Alas, the sphere of copyright protected musical works is too often penetrated by pirates, and if Gilbert & Sullivan still could craft a tune, they’d bemoan that what’s been gained is now often lost. This fine, and hallowed, Memorial Day weekend, will include some time listening to some faves on the radio or media player, which was the notion that lent some interest to yesterday’s contempt ruling against an unauthorized distributor of contemporary works.
Among the hits that provoked the Court to consider the case were “Hypnotized,” “Freaky Gurl Remix,” and “Chillin With My B* * * *.” It was not Jung or Freud that observed: ‘know another by what he will steal.’
The first line of defense was improper venue. The defense wanted to a venue change, which could have raised questions under 28 U.S.C. §1400(a) of where that Freaky Gurl may be “found” or was Hyponotized or was Chillin. Transfer was denied.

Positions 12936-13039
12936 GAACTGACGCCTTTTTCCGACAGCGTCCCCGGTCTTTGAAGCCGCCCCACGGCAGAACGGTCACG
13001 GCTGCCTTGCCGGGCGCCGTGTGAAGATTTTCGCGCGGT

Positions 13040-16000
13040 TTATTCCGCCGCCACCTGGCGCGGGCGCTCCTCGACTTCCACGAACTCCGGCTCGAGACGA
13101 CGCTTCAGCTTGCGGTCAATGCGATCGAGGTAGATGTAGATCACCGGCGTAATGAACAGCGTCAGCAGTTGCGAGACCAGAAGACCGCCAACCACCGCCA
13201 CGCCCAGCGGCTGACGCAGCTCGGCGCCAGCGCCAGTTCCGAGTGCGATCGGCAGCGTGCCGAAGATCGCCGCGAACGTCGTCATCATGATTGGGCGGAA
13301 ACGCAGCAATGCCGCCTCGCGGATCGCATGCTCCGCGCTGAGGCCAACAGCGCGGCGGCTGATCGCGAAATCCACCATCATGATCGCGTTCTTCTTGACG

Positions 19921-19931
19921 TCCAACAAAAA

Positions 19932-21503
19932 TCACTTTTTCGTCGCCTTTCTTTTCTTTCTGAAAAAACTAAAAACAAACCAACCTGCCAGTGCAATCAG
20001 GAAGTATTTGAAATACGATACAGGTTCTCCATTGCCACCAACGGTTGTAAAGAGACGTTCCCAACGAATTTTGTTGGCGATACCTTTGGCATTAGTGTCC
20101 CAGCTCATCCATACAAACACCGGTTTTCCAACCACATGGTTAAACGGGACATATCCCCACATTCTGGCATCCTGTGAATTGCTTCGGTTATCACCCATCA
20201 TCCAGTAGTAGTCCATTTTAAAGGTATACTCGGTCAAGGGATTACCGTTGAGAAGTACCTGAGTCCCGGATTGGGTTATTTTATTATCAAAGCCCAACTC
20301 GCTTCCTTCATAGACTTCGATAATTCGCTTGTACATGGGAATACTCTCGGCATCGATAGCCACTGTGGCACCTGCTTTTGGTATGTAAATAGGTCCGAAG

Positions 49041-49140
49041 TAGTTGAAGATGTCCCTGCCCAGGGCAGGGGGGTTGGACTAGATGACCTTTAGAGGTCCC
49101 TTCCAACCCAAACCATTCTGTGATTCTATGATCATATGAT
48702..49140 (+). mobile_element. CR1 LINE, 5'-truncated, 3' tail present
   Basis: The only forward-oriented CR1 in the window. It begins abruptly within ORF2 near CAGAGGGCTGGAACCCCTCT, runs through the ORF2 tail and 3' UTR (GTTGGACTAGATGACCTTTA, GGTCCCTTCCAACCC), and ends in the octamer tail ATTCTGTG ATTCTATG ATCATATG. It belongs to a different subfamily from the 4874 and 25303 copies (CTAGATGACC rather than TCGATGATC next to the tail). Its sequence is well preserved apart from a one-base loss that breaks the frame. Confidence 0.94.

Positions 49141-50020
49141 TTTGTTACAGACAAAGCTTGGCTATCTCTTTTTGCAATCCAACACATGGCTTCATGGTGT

Defendants earlier had consented to an injunction, but were alleged to have acted contemptously by later distributing hits that included “Dip Slide” by T.I., and “B* * * * * * Ain’t Sh*t” by Attitude. Surely, anyone with the credentials needed to ascend the federal bench would be prepared to address the degree of “substantial similarity” between rap songs, er.. tunes, (?) works…
Contempt was found, and the sanction was for the infringer to “disgorge a percentage of the profits derived from that album equal to the infringing song’s proportionate share of the total number of songs on the album.”
There just are things that deserve the protective sword of copyright.
Atlantic Recording Corp. v. BCD Music Group, Inc., 2009 WL 1390848 (S.D.N.Y. 2009).